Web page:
The Period of Bible Scholar-translators
Coming out of the 1260 year “wilderness”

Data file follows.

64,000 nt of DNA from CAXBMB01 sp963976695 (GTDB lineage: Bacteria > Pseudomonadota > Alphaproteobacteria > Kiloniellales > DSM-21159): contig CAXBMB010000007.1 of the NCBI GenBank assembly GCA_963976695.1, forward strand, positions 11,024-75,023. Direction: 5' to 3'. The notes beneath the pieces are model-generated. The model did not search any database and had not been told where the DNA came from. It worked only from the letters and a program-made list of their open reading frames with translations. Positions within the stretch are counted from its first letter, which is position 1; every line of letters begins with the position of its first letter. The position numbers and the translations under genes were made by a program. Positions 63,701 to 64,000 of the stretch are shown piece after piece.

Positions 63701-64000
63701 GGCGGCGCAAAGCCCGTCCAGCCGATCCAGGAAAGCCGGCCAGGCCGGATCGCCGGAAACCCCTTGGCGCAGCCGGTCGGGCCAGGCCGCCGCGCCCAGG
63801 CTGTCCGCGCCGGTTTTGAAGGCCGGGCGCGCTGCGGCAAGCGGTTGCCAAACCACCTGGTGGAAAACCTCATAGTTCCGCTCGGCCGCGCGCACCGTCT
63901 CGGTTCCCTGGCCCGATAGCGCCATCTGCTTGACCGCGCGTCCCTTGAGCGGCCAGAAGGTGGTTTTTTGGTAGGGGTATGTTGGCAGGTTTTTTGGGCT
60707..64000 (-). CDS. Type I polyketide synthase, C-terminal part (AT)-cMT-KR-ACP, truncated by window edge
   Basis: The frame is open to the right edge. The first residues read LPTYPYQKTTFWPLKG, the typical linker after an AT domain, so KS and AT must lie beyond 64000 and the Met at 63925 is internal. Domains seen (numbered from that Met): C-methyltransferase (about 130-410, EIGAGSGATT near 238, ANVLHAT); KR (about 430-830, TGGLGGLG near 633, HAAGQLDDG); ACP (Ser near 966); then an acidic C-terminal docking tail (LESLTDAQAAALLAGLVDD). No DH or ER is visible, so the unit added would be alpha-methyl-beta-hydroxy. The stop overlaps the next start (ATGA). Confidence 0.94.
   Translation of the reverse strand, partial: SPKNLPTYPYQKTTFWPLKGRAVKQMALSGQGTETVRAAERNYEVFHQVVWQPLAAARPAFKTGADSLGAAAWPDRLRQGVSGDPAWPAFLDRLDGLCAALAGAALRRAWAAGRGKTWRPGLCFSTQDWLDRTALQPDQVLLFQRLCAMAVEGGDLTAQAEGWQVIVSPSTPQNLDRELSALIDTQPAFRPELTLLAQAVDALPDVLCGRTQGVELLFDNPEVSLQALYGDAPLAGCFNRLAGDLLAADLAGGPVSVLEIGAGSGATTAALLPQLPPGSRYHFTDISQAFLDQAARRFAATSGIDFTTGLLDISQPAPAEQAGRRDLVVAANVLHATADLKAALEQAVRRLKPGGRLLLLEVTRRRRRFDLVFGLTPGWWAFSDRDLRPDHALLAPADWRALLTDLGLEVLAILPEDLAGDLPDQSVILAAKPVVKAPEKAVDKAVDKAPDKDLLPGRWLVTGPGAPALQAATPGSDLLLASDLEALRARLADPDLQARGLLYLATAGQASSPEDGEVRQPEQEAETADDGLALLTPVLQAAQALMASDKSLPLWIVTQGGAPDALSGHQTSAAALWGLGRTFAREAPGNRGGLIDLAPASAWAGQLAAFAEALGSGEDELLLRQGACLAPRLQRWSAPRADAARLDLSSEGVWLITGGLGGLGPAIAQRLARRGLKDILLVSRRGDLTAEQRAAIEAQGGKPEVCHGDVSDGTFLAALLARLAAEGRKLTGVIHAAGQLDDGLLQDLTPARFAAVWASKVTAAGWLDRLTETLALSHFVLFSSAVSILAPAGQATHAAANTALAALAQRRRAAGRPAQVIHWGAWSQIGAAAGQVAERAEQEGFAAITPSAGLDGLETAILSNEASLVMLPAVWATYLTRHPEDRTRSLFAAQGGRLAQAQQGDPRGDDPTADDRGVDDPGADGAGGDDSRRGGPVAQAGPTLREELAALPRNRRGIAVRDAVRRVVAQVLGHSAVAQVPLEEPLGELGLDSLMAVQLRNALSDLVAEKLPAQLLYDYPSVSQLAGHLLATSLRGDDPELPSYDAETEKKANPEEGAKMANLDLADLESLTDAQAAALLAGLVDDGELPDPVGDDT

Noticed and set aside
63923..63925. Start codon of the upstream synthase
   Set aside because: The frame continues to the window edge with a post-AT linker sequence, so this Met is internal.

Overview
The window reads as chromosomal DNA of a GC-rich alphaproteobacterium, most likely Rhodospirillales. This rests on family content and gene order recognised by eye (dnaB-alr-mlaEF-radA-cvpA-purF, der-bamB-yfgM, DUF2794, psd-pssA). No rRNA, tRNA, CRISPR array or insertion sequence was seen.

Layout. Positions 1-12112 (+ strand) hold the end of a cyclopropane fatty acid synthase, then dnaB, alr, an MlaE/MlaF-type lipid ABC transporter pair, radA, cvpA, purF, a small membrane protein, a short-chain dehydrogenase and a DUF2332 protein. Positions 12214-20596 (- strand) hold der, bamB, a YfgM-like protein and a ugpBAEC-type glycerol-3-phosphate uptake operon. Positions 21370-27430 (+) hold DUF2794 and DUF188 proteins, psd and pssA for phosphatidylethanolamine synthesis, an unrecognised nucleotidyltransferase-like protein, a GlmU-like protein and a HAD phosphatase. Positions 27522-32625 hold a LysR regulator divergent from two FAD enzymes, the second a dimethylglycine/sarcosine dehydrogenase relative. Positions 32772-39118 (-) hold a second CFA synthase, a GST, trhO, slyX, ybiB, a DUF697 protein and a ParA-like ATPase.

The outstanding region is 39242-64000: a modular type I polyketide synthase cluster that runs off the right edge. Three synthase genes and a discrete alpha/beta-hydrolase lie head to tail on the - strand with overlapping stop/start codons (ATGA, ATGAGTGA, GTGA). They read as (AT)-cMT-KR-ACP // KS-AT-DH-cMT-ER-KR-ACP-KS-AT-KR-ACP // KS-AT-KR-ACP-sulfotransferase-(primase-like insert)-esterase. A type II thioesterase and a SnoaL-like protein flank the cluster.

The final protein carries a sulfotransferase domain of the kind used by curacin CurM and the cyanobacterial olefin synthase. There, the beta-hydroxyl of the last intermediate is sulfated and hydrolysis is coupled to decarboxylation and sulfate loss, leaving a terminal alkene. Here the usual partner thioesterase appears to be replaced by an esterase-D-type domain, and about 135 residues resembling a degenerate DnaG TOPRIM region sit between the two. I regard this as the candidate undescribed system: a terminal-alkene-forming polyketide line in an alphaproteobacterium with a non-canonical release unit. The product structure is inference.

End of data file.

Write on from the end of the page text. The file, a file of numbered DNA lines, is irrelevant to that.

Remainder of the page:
The Protestant Reformation which brought about the beginning of the Gentile Christian era’s or revivals within the Body of Christ first had its origins in the accurate translation of the Bible into both the German and English languages, particularly the English language. As you saw, Gentile Sunday worshippers (Anabaptist, leading to the Baptists) actually first began to appear in the midst of the slaughter being brought down on the Thyatira era Sabbatarians, the Waldenses and Albigensians. Significant numbers of them switched to observing Sunday, retaining much of their strong beliefs in the Word of God, and aversion to infant baptism. These people became the Anabaptists, and that is essentially where the Baptist denominations first came from, during the French Inquisitions instigated by popes Innocent III and IV, as well as others (see http://www.unityinchrist.com/history/BaptistHistory.htm). In 1517 Martin Luther comes on the scene, and it is here that J. Vernon McGee (in his commentary on Revelation 3) likes to lump all Protestants in the Protestant Reformation as being the Sardis era of the Church, going from 1517 (Luther) through the 1800s. Martin Luther and John Calvin are very important people, because they sort of really got the ball rolling, restoring important doctrinal understanding from the Word of God, preparing the harvest fields for God to plant specific revivals, Gentile Christian, Sunday observing Christian revivals, that would truly be Holy Spirit indwelt and spiritually alive. But judging from the actions of Martin Luther and John Calvin, as well as the Calvanist churches and the Lutheran churches that came from John Calvin and Martin Luther, I cannot in good conscience call them real Holy Spirit indwelt parts of the Body of Christ. Many in those two denominations ended up fighting against each other in the bloody Thirty Years War in Europe. There were of course some born-again believers in their midst. But Martin Luther was one in the midst of a very special group of people who would lay the foundation for the genuine Christian revivals that God would raise up after 1585AD. He was part of a group of highly skilled Bible-scholar-translators who would bring about the accurate translation of the Bible from its original Greek and Hebrew languages into both the German and English languages, especially English. The first person in this distinguished group was John Wycliffe, an Oxford scholar and professor, whose followers, oddly enough were the Lollards left off (Walter Lollard was a Sabbatarian leader of the remnants of the Thyatira era, Waldensians and Albigensians that escaped to Holland, and then came to England). This was in 1380s AD. Following in this illustrious list was John Hus (1415AD), building on the work of Wycliffe’s translation; Johann Gutenberg starts printing the Bible in German with the west’s first printing press (1450sAD); Thomas Linacre (1490sAD); John Colet (1496AD); Erasmus (1516); Martin Luther started working with (1517AD) William Tyndale onward through 1536, when Tyndale was martyred; Myles Coverdale (1535AD); John Rogers 1549AD onward to the 1550s AD. It is essential to understand the foundation God had to lay in order for him to raise up the genuine revivals that would follow. Access to the written Word of God, the Bible, had been denied to the average individual by the Catholic Church, going all the way back to 325AD, but especially during the Middle Ages, or Dark Ages as some call them. Most ordinary people couldn’t read Latin, the only language the Bible was allowed to be written in. And each Bible at that, had to be hand copied. It wasn’t like you could go out and buy your own copy. Peter de Waldo, in the midst of the Thyatira era (1100s to early 1300s) had been making hand-written translations of the Bible into the Provincial French language, and we see where that got the Waldensians and Abigencians. So, literally, he was the first to have the Bible translated, but the few copies they had never left France, and probably ended up being destroyed. But this group of courageous Bible-scholar-translators appeared on the scene in England (and Germany) starting in the 1380s and going on through to the 1560s AD. By the 1500s the ball was rolling with such force that the Catholic Church couldn’t stop it. For an excellent short history of how these courageous men, Bible-scholar-translators, laid this essential foundation for the Sunday observing Christian revivals to come, be sure to log onto and read “English Bible History” at: http://www.greatsite.com/timeline-english-bible-history/.